18.8.41 - 19.1.96
Occasionally there comes into our midst a singular individual who, by virtue of personality or accomplishments - or both - stands out from others. Such a person was Vernon Cole, who was a member of the Calligraphy Society of Victoria from 1992 until his untimely death in 1996.
Vernon was not much of a one for attending meetings, but members will recall his witty and imaginative pieces in Postscript, and it is through these that his personality emerges. His last contribution - a posthumous one submitted by his wife, Ros - was the August page of the 1997 calendar. While most of the other contributors used quotations or illustrations appropriate to the various months, Vernon chose to describe August as "probably the most boring month ever devised". People born in August, he said, were invariably smug and pretentious, and further, no truly famous person had been born in August.
Freely executed in an adaptation of the Foundation style, the piece is evidence of a person not prepared to be constrained by strict adherence to set formulas or straight lines, and the composition points to one with a developed sense of design and a love of fine hand lettering. His predilection for the nuances of language is apparent in the string of adjectives used to describe this unfortunate month: boorish, derisory, lack-lustre; " at 31 days it is incontrovertible that August is far too long."
The man of learning can be discerned, too, in the passing reference to the anomolous position of August, once known as 'Sextillus' - sixth month - now being the eighth month, which should really be called October. And always there is the quirkish humour that is evident in his work; it is not surprising to find that Vernon was a devotee of Spike Milligan's Goons, with their surreal English humour.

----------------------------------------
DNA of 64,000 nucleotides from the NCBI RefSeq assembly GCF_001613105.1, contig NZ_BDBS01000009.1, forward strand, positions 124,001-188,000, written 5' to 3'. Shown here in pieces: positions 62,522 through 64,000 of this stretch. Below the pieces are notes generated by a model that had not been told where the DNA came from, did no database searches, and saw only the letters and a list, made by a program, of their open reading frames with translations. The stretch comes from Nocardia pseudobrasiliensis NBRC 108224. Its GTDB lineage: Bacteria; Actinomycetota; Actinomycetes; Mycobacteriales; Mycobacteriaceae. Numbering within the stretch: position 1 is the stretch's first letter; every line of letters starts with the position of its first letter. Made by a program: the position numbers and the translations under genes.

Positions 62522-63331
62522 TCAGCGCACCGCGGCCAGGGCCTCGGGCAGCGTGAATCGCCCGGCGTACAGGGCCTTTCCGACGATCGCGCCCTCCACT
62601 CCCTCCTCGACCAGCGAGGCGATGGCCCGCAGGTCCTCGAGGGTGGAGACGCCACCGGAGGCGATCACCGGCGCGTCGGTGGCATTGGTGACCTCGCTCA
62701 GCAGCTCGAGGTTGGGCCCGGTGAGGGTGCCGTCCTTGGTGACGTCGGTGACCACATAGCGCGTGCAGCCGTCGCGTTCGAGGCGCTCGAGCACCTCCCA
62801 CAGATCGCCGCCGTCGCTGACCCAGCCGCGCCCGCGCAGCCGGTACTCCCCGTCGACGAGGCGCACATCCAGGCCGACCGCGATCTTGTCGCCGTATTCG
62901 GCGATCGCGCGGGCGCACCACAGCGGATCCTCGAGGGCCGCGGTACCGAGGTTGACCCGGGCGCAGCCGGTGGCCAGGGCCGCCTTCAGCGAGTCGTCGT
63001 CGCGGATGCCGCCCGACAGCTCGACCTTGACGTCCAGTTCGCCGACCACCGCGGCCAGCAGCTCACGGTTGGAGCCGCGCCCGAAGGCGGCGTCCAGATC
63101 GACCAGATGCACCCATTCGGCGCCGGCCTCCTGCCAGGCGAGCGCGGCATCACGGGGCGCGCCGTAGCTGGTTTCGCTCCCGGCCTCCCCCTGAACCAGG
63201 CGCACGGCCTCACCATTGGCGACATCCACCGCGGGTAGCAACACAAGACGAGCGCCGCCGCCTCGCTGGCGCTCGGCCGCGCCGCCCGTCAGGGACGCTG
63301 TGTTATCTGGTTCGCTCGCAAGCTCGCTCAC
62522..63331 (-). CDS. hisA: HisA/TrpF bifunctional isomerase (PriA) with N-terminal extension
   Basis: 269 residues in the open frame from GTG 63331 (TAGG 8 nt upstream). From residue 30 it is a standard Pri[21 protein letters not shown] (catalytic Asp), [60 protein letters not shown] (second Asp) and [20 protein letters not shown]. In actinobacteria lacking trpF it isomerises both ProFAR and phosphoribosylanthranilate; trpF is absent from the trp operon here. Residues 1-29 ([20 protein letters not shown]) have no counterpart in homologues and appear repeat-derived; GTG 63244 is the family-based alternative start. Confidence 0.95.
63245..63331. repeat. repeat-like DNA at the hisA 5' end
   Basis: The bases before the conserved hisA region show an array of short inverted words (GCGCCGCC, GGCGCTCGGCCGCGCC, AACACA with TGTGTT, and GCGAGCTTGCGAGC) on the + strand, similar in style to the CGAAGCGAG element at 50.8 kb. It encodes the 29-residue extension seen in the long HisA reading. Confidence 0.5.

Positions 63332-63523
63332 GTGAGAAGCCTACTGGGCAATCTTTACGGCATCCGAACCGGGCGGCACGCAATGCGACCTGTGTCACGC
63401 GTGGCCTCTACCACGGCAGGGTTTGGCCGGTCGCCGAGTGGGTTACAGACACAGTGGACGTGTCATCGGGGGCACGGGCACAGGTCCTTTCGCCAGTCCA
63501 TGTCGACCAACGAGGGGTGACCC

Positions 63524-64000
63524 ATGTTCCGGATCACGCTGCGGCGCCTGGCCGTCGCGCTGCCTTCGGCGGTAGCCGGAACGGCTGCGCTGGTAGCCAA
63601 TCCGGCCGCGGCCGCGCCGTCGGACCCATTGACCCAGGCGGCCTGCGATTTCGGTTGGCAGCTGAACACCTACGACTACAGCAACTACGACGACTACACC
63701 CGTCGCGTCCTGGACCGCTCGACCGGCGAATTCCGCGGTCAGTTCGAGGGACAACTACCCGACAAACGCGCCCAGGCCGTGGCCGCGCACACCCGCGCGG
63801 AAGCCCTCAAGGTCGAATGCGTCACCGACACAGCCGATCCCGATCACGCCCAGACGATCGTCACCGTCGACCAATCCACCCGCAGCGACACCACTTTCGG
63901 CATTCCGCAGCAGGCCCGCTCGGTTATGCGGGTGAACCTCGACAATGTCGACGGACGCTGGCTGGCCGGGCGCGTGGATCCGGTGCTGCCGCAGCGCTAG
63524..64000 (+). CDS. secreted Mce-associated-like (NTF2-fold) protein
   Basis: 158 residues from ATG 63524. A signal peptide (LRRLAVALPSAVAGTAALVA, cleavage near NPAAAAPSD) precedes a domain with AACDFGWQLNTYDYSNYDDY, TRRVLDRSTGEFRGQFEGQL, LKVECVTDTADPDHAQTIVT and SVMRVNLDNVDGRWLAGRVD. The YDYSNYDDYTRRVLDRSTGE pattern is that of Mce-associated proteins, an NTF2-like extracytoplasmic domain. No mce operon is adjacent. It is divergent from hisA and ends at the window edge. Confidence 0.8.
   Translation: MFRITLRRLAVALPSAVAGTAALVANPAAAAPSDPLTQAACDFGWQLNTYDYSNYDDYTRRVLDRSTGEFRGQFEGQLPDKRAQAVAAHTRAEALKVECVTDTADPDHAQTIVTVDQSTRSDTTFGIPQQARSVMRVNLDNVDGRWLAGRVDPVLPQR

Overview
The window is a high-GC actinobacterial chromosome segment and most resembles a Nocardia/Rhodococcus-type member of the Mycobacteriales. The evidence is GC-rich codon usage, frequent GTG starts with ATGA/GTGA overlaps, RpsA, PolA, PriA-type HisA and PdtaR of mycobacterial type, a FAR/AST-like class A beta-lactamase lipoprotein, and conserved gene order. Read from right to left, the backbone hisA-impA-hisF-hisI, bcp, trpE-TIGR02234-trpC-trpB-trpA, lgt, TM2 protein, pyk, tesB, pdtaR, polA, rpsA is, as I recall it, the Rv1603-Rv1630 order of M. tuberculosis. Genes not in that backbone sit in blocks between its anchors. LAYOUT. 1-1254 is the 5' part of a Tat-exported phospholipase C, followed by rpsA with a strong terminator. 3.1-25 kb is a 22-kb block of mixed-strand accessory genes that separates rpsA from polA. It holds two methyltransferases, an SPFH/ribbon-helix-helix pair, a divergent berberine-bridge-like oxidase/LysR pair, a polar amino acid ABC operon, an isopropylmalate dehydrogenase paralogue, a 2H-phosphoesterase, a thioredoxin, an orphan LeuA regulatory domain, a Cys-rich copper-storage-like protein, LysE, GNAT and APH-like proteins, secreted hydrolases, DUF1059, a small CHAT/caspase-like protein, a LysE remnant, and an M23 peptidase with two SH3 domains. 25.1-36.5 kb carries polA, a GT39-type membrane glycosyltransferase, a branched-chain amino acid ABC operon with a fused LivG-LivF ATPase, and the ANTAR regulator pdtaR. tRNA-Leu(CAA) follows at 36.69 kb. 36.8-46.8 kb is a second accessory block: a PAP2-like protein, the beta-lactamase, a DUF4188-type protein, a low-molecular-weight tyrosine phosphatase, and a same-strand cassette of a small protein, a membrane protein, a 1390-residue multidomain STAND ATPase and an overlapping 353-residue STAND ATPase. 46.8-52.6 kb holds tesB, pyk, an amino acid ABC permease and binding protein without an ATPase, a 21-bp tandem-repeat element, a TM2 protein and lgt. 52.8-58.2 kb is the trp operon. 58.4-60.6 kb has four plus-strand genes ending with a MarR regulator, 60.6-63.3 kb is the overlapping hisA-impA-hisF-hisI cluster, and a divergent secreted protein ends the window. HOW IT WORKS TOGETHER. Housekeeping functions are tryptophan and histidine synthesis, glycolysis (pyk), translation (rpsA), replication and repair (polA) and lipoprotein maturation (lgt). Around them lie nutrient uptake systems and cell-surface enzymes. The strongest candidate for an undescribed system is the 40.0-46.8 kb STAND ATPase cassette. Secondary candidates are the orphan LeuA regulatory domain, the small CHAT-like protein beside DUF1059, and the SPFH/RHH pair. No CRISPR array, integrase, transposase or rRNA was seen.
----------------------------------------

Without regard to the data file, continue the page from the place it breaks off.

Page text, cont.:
Vernon was born in England, and spent his early years there. In 1972, in the restless spirit of adventure that was part of his nature, he came to Australia. His wife, Ros, recounts how, as a young woman, she met Vernon by chance at a town house in East Melbourne. He was very much the English tourist, suit-case and guitar in hand, looking for somewhere to stay for a week; Ros and a girlfriend were also looking for somewhere to live. Vernon was somewhat unhappy after having had a bad experience with a local taxi driver, so Ros and her friend decided to prove that not every Australian was deceitful and impolite, and set off to show him what Melbourne really had to offer.
It was one of those fortuitous events that willy-nilly shape people's lives. In this case, it was the positive half of the idiom; within six months Ros and Vernon were married and setting off for England for introductions to family, and the delights of the English countryside.
A friend, giving Vernon's funeral eulogy, described him as a rare perfect gentleman, a beautiful gentle man, warm and caring, modest and unassuming but of considerable intellect and with an off-beat sense of humour. He was very much loved and respected by all those who knew him in his many and varied interests: calligraphy, paper-making and music in particular. He recounted how Vernon, at a Creative Writing workshop, on the day before his death, wrote of himself:"I am a qualified primary school teacher by training, an alternative accountant by experience, a paper-maker and calligrapher by choice, and a singer by interest.